Cardiovascular Disease and Gout
The prevalence of cardiovascular disease continues to rise and is among the leading cause of mortality in the world. Inflammatory conditions such as Rheumatoid Arthritis and Gout are often associated with a higher risk and earlier onset of this disease. Research links gout to an increased risk of several types of cardiovascular disease, including heart attack, heart failure, and atrial fibrillation, or an irregular heartbeat. Epidemiological, experimental, and clinical data show that patients with hyperuricemia SUA are at increased risk of cardiac, renal, and vascular damage and CV events. Continue reading “Does Gout Increase The Cardiovascular Disease Risk Factor?”
These painful joint conditions were once considered the inevitable outcome of old aging joints. However, these painful conditions have more than doubled in the past 10-15 years, with a shocking amount of sufferers now found to be under the age of 40. Doctors have seen the sharpest rise in patients in their 20’s and 30’s, some 30% since 2012, suffering from a disease that was once thought to be limited to royalty. Not so coincidentally, the rise in obesity, Diabetes Type 2, and prescriptions such as low-dose aspirin and diuretics has occurred almost simultaneously.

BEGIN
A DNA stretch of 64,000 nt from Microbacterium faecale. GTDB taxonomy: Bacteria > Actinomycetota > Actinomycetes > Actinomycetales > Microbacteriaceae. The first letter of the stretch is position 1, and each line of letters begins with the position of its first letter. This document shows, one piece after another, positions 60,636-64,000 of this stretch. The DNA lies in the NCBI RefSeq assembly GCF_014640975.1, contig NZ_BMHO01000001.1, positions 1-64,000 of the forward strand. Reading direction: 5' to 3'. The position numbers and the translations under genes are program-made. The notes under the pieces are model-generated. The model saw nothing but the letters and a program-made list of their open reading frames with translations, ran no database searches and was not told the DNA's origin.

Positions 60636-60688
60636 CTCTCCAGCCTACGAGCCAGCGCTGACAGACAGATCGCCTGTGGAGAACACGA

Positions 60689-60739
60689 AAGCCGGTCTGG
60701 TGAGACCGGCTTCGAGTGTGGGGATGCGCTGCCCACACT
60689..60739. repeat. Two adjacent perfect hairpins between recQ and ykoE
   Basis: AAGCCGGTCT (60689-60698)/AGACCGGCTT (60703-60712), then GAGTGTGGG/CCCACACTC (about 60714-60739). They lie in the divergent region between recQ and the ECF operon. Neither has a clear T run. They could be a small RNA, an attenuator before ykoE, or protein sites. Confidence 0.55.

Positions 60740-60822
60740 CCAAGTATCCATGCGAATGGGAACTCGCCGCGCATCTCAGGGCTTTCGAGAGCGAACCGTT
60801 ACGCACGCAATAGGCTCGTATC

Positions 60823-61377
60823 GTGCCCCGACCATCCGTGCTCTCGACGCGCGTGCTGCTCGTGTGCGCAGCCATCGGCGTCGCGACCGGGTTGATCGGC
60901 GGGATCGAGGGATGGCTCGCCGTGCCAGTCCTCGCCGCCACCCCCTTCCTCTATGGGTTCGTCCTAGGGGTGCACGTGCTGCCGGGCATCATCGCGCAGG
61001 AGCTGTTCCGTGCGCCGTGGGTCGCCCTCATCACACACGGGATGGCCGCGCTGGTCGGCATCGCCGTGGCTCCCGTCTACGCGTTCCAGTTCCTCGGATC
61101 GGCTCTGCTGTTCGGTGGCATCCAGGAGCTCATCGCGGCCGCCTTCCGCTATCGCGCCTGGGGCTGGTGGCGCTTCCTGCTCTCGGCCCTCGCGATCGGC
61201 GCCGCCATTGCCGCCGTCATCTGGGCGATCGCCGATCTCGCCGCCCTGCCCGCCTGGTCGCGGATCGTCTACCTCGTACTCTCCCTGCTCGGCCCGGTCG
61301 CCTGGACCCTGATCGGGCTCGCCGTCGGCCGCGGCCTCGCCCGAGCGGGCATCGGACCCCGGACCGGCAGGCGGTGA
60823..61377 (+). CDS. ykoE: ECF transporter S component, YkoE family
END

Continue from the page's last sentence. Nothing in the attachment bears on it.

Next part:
Even still there is large percentage of the population that suffers silently having never been diagnosed, or sometimes misdiagnosed. Gout especially can be overlooked by medical professionals due to inaccurate blood measurements of Uric Acid. Unless the fluid is directly aspirated from the joint it can be difficult to identify. Many that are under an attack at the time they are seen by a physician will have low to normal blood serum Uric Acid levels. Why is this? Continue reading “Arthritis and Gout are no longer considered “old man diseases”……..and they are dangerous!”